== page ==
Need help with consistency on my Breville Dual Boiler

Beginner and pro baristas share tips and tricks.

#1: Post by Kelseyscoffee »


I just recently opened a micro (100sq ft) coffee shop in the front of my dad's chocolate shop. I'm an esthetician by trade but I'm a coffee enthusiast and do it as a hobby. Since the pandemic I thought I can turn this into a little business. But boy I did not realize how hard it is to produce a quality shot of espresso consistently!! One day it's good, the next decent, the next disgusting! I've gotten sour, extremely sour, tolerable, good, bitter, burnt, bland and dry. The whole spectrum.

This is my setup and routine

* Breville Dual Boiler (I know, but it's all I could afford right now)
* Baratza Sette 270 Wi
* Acaia Lunar scale
* Distributor
* WDT tool

I turn on the machine and give it 30-45 minutes to heat up. I pull a dummy shot and wipe the basket. Grind 20g, distribute then tamp with firm consistent pressure each time. I warm up the shot glass then insert and pre infuse for 7 seconds and my output is 30g within 28-35 seconds.

Normally that works fine for me. Today though it was astringent, bitter and had a terrible aftertaste for hours. Not even milk and sugar could mask it. So I went finer and finer but still terrible. I did clean the machine and adjusted my grind setting to 3A and that seemed to do the trick... for now!

I am surprised how frequently I have to adjust. One day on the setting it's great but the next day same setting it doesn't taste the same. I've only been using an espresso machine for 3 weeks and I hope it'll get easier to dial in shots. I'm wasting so much of my beans. :(

Edited to add... I forgot to mention. I'm using local beans that I get every 2 weeks. They say it's a medium dark roast. My dad's friend who is a real espresso aficionado says that the outside of the bean is "scorched" while the inside is still light. Maybe it's partly the bean?

Any advice is so appreciated!


#2: Post by pcrussell50 »

In order of likelihood...

1) beans
2) grinder
3) machine least likely

Still in a shop environment where you are pulling shots over a long stretch, (say, an eight hour shift), it is not unusual to need to make many fine adjustments to the grinder to retain dial-in. And that's on expensive large commercial grinders whose settings do not drift as much as they are likely to on a Sette. TL;DR if you are going to be pulling shots all day, you are going to need to accept the notion of chasing your grind setting over the course of your shift. Every barista starts his shift by dialing in the day's grind. He does not count on it to be right on the money, right off the bat.

Also, the darker the roast the less you are likely to need pre infusion. You can try setting the pre infusion to zero. The description of "scorched on the outside and light on the inside" is a little troublesome and needs more looking into. Or trying another bean.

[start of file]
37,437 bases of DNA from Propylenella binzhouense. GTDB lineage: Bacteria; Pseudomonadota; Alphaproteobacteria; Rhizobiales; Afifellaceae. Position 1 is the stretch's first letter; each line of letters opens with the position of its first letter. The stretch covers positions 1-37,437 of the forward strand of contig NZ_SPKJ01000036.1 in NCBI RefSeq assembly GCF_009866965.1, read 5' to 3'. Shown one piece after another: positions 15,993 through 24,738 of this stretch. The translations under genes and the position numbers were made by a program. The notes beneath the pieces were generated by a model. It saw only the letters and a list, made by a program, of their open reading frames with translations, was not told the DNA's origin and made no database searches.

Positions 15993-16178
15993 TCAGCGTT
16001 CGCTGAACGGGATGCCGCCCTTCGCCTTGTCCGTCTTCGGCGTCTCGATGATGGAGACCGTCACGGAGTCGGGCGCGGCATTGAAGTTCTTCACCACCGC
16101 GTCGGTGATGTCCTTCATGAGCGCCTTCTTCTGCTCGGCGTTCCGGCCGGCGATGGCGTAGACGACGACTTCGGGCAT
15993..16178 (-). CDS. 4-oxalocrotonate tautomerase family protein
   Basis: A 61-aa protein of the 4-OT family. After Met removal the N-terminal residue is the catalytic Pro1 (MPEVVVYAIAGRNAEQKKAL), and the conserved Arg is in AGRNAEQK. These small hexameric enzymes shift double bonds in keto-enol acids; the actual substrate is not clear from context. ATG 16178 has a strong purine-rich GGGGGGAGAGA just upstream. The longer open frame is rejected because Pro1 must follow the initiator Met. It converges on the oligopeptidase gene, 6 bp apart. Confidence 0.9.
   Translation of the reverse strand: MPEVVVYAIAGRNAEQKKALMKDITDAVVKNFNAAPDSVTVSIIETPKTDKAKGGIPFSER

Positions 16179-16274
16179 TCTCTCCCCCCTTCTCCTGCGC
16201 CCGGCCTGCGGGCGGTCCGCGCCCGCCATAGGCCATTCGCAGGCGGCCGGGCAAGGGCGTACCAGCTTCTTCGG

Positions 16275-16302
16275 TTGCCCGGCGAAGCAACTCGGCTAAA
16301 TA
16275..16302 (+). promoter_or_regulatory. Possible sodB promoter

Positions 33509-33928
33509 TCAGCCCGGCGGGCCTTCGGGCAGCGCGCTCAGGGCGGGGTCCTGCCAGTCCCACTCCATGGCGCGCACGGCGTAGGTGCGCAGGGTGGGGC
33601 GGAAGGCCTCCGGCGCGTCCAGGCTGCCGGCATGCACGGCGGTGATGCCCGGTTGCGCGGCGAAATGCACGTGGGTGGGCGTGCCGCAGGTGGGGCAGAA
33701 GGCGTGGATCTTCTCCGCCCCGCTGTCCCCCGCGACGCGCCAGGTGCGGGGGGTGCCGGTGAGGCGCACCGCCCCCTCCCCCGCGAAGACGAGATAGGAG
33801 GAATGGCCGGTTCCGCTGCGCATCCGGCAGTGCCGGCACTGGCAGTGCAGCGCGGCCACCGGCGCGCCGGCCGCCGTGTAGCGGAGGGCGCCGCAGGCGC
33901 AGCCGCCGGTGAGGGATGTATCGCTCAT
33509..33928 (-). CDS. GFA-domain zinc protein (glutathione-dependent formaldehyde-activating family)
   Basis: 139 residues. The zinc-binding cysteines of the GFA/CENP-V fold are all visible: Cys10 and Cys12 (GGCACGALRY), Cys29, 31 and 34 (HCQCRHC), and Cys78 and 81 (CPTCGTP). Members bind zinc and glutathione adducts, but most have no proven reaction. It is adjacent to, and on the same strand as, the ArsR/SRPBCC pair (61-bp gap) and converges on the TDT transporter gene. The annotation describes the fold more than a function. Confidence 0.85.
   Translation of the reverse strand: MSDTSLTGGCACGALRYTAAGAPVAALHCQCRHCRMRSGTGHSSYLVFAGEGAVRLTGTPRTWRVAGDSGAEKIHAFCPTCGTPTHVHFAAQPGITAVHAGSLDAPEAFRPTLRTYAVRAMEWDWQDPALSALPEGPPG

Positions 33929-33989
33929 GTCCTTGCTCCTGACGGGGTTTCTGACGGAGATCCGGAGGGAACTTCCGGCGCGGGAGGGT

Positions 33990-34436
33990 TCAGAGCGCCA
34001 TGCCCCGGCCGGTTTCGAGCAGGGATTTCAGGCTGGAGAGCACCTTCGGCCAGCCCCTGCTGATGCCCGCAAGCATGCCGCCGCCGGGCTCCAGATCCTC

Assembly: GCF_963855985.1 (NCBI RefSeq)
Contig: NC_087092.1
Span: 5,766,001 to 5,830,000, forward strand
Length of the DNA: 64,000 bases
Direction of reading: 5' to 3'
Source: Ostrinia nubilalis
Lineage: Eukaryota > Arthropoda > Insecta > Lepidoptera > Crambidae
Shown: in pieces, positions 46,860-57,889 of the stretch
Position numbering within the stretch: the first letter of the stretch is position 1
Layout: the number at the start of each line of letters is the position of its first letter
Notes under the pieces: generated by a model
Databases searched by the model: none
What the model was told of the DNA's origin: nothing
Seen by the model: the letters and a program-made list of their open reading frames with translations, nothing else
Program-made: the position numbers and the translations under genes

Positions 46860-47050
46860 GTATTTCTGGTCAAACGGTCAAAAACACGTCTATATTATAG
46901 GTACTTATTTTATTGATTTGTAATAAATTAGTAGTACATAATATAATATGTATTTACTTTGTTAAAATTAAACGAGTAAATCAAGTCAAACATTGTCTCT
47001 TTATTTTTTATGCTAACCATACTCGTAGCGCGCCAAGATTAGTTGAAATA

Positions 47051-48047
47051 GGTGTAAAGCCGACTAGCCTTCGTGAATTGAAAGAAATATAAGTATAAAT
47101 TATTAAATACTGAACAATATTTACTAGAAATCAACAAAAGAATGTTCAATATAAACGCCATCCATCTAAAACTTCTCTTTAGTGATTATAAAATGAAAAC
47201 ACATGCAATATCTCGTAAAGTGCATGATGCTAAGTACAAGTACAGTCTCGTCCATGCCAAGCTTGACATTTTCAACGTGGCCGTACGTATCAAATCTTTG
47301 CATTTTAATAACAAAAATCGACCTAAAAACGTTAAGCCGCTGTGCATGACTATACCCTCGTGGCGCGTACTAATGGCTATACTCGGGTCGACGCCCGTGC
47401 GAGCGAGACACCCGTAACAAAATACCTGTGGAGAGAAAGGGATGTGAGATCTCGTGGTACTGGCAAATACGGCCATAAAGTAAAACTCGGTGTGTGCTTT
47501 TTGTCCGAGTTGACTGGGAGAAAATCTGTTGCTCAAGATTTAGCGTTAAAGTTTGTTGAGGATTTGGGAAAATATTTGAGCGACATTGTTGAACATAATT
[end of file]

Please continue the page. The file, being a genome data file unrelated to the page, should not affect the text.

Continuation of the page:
As for the BDB, it is probably one of the most consistent machines you can buy at any price. It has multiple PIDs terminating in an actively heated group head. That puts it into saturated brew group territory for temperature stability. More than one pro barista has made this observation.

BTW, good on you for caring enough what you put out, to taste it and want to make it better.

LMWDP #553


#3: Post by pankrakes »

Hi Kelsey

I have the exact same setup (except my Sette is not a W). One thing I recently noticed with my Sette is the micro adjustment drifts towards course during the grind. Its a commonly known issue with the Sette. Baratza sent me a piece of felt that creates more friction between the adjustments and now it doesn't shift at all, and my shots are significantly more consistent.

When you grind, watch the micro closely. If you see it shaking or moving slightly, tighten the three screws under the micro adjustment (you can do this without taking the burrs out).

If your grinder isn't drifting at all, its either the beans, as you and Peter stated, or your puck prep. The Sette and the BDB reveal bad puck prep very easily.

Read some posts about proper puck prep: single dosing with RDT, WDT, etc. As a newbie myself, focusing on those items really helped me understand my issues with puck prep. Once I understood where my issues are with puck prep, I stopped blaming the Sette for my issues.


#4: Post by Quester »

I agree with Peter that it's probably not your machine-unless it's an anomaly. When I first got my BDB seven years ago, I was using it on Saturday's to make coffee for 25 people as fast as possible. There were two of us teaming up, so the limitation was steaming. Which is why I purchased a GS3 AV. But in terms of quality of shot, the BDB was right up there with the GS3. And I still own the BDB.

It would be helpful if you had a bottomless portafilter and videoed your routine and the shot pouring. Without seeing the bottom of the basket, you are flying blind.